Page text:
Aleksei Yagudin of Russia skating to Winter by Bond at the 2002 Olympic Games in Salt Lake ...The bitter rivalry of Russians Evgeny Plushenko and Aleksei Yagudin was rendered moot after Yagudin thundered across the ice delivering a poetic, passionate and athletic short program of Bond's Winter that would remain a signature program when he turned professional.
In this performance, Yagudin builds up to a dynamic circular footwork sequence with a huge quad toe-triple to loop comination and an even bigger triple axel before bringing the crowd the Salt Lake City crowd with a fast, Riverdance-inspired straight line footwork sequence across the stretch of the ice.
At the 2002 Olympics, Aleksei Yagudin was the standout figure skater, receiving every first place ordinal possible and earning four perfect artistic marks for his long program, the most at an Olympics since Torvel and Dean in 1984. Figure skating's most enduring image from the 2002 Olympic Games came in this performance, when Yagudin took snow formed by the blade of his skate against the ice and threw it up in celebration of the winter.
Michelle Kwan of the United States skating to Piano Concerto No. 3 and Piano Trio No. 2 by ...Skating to Rachmaninoff, Michelle Kwan challenged the convention of the short program and took it to new artistic heights while garnering seven perfect marks all on an injured right foot.
Michelle Kwan never skated under the new, progressive scoring system, so it is difficult to compare her to today's female standard bearers Kim Yu Na and Mao Asada. But the influence of this short program along with her 1998 long program to Lyra Angelica by William Alwyn and Gymnopedie #3 by Erik Satie, both choreographed by Lori Nichol, on Kim Yu Na's gold medal Gershwin performance is undeniable. Skating this signature short program, Michelle Kwan won the short program segment at both the 1998 Olympic Games and the 2002 Olympic Games.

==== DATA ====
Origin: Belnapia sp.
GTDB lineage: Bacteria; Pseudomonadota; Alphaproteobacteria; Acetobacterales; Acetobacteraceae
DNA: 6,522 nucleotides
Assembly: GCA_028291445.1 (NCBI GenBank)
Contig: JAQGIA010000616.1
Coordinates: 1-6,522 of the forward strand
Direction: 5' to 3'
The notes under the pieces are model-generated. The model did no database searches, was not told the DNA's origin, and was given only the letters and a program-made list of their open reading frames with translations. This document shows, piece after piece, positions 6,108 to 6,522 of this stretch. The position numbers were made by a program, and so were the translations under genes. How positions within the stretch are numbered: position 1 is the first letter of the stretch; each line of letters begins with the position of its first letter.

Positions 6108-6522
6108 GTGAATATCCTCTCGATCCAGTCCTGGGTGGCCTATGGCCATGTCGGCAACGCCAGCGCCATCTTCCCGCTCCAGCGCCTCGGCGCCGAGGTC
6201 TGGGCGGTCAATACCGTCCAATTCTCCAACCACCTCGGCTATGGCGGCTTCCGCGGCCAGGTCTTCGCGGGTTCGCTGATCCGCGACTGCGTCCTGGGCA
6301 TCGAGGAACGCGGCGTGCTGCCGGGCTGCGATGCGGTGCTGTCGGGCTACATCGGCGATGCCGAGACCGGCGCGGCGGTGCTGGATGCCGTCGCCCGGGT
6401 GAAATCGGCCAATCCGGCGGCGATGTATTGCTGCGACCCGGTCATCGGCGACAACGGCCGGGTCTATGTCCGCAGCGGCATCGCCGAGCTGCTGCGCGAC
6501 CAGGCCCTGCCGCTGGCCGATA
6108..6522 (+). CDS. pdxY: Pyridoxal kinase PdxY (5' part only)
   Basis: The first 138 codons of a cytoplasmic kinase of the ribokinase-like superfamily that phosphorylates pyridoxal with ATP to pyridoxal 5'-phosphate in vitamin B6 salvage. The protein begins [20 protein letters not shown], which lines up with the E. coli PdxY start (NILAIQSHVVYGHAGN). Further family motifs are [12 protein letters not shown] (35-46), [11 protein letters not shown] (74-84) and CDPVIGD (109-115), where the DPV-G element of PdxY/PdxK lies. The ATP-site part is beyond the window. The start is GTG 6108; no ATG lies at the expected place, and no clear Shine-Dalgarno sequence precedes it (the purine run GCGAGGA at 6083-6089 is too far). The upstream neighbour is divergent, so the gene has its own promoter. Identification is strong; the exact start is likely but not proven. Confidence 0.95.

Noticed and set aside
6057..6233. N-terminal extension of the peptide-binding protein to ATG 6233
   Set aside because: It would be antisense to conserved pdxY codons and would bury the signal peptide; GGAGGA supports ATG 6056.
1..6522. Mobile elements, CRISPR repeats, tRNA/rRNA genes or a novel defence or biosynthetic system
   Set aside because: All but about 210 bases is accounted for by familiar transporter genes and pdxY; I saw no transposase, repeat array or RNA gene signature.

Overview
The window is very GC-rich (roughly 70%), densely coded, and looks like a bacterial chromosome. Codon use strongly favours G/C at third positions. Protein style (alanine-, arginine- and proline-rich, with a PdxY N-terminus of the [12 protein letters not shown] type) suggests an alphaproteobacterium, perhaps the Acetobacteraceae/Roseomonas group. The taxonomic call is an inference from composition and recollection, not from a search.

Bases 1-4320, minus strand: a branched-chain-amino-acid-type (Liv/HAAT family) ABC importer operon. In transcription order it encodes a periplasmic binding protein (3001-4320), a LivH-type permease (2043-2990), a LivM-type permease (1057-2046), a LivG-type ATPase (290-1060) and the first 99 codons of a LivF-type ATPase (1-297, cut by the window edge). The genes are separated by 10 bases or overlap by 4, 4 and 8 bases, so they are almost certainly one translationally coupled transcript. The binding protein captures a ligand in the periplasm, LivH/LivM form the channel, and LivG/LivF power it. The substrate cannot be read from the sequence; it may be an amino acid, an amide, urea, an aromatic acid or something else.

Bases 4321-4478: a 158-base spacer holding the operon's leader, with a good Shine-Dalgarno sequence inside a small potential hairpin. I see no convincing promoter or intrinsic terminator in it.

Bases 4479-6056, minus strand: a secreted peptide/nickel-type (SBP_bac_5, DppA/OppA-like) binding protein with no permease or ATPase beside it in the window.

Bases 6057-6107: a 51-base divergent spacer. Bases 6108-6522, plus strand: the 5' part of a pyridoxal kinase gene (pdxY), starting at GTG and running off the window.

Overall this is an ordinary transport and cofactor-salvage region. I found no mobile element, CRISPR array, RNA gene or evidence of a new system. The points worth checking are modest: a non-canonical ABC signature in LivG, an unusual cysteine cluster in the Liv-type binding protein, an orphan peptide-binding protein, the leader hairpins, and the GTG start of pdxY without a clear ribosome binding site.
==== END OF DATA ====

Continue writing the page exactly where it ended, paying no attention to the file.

Under the scrutiny of today's progressive scoring system, Michelle Kwan the Olympic gold medal at those games as well. Fortunately, she did not. In pursuit of an elusive Olympic title, Kwan would skate competively for over a decade, delivering many more gold medal-worthy performances en route to nine US titles and five world titles before injury forced her into an "early" retirement.
Xue Shen and Hongbo Zhao of China skating to Violin Fantasy on Puccini's Turandot by ...The packed house was on their feet a full thirty second before the best pairs skating team of all time struck their final position. Nobody, not even the great Gordeeva and Grinkova ever brought down the house the way that Shen and Zhao did in this clean, passionate, and technically superior program to music from Puccini's dramatic opera, Turandot. When you skate to Puccini you either skate big or skate home. Shen and Zhao skated huge. Such is the joy in her performance the Xue Shen recalls the young Ekaterina Gordeeva in that she leaves the audience with the feeling that there is not a place in the world that she would rather be than on the ice performing for them. Hangbo Zhao, a great performer in his own right, knows how to make the love of his life shine.